Audio-Visual Segmentation

[ECCV 2022]

    *Jinxing Zhou1,2, *Jianyuan Wang3, Jiayi Zhang2,4, Weixuan Sun2,3,
    Jing Zhang3, Stan Birchfield5, Dan Guo1, Lingpeng Kong6,7,
    📧Meng Wang1, 📧Yiran Zhong2,7
      1Hefei University of Technology, 2SenseTime Research,
      3Australian National University, 4Beihang University, 5NVIDIA,
      6The University of Hong Kong, 7Shanghai Artificial Intelligence Laboratory
      (*Equal contribution, 📧Corresponding author)

[Paper]  [Dataset]  [Code]


  • 18 Oct 2022: We have completed the collection and annotation of AVSBench-V2. It contains ~7k multi-source videos covering 70 categories, and the ground truths are provided in the form of multi-label semantic maps (labels of V1 are also updated). We will release it as soon as possible.
  • 13 Jul 2022: We are preparing the AVSBench-V2 which is much larger than AVSBench and will pay more attention to multi-source situation.
  • 11 Jul 2022: The dataset has been uploaded to Google Drive and Baidu Netdisk (password: shsr), welcome to download and use!
  • 10 Jul 2022: The AVSBench dataset has been released, please see Download for details.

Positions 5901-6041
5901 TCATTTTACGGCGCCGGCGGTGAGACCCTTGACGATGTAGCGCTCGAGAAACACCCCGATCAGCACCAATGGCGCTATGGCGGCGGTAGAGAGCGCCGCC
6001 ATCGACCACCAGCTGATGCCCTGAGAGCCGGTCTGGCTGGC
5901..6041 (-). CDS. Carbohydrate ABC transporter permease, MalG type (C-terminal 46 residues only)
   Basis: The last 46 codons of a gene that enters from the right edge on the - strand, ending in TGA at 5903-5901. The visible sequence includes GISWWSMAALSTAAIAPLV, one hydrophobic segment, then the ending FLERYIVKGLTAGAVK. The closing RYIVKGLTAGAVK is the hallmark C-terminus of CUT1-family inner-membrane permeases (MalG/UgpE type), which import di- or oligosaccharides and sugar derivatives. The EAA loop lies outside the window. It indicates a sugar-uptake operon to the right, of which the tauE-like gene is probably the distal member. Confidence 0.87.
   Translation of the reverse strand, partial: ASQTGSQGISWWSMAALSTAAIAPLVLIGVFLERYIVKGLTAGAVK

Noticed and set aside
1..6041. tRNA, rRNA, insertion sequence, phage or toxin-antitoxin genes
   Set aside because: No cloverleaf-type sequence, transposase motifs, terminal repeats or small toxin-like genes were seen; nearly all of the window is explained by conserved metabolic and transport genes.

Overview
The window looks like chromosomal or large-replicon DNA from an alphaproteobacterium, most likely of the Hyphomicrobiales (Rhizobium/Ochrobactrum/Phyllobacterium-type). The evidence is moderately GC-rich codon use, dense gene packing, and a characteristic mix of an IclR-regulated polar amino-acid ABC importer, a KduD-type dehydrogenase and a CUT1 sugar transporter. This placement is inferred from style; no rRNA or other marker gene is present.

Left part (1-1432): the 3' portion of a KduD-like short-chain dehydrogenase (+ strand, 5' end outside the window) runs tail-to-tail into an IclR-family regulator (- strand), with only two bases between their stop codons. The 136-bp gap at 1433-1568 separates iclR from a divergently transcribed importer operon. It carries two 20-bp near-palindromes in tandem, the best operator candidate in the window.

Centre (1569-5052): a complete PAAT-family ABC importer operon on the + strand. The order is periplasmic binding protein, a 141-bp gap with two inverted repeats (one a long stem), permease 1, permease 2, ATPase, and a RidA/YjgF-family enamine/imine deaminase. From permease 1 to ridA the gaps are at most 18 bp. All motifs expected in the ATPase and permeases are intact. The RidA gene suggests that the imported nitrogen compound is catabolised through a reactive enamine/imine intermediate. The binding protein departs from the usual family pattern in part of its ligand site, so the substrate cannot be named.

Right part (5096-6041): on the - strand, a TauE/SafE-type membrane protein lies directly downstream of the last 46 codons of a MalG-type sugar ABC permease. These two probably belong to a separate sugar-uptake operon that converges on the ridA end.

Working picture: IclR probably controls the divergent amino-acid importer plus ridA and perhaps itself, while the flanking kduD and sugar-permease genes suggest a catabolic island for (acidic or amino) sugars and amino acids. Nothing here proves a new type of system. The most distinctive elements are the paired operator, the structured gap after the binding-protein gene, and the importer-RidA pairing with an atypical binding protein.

• 10 Jul 2022: Code has been released here!
  • 08 Jul 2022: Our paper is accepted to ECCV-2022. Camera-ready version and code will be released soon!

Audio-Visual Segmentation task

Hearing and sight are the two most important sensors for humans to perceive the world. Audio and visual signals are usually coexisting and complementary. For example, when we hear a dog bark or a siren wail, we might see a dog or ambulance around accordingly. Recently, audio-visual representation learning has attracted lots of attention and spawned some interesting tasks, such as Audio-Visual Correspondence (AVC), Audio-Visual Event Localization (AVEL) and video parsing (AVVP), Sound Source Localization (SSL), etc.
In this study, we explore the Audio-Visual Segmentation (AVS) problem that aims to generate pixel-level segmentation map of the object(s) that produce sound at the time of the image frame. An illustration of the AVS task is shown in Figure 1. It is a fine-grained audio-visual learning problem, the pixel-level audio-visual correspondence/correlation/matching is supposed to learn. To facilitate this research, we propose the AVSBench dataset (details are introduced in the next section). With AVSBench, we study two settings of AVS: 1) semi-supervised single sound source segmentation (S4); 2) fully-supervised multiple sound source segmentation (MS3).

Figure 1. Comparison of the proposed AVS task with the SSL task. Sound source localization (SSL) estimates a rough location of the sounding objects in the visual frame, at a patch level. We propose AVS to estimate pixel-wise segmentation masks for all the sounding objects, no matter the number of visible sounding objects. Left: Video of dog barking. Right: Video with two sound sources (man and piano).

AVSBench Dataset

statistics and samples of our dataset and annotations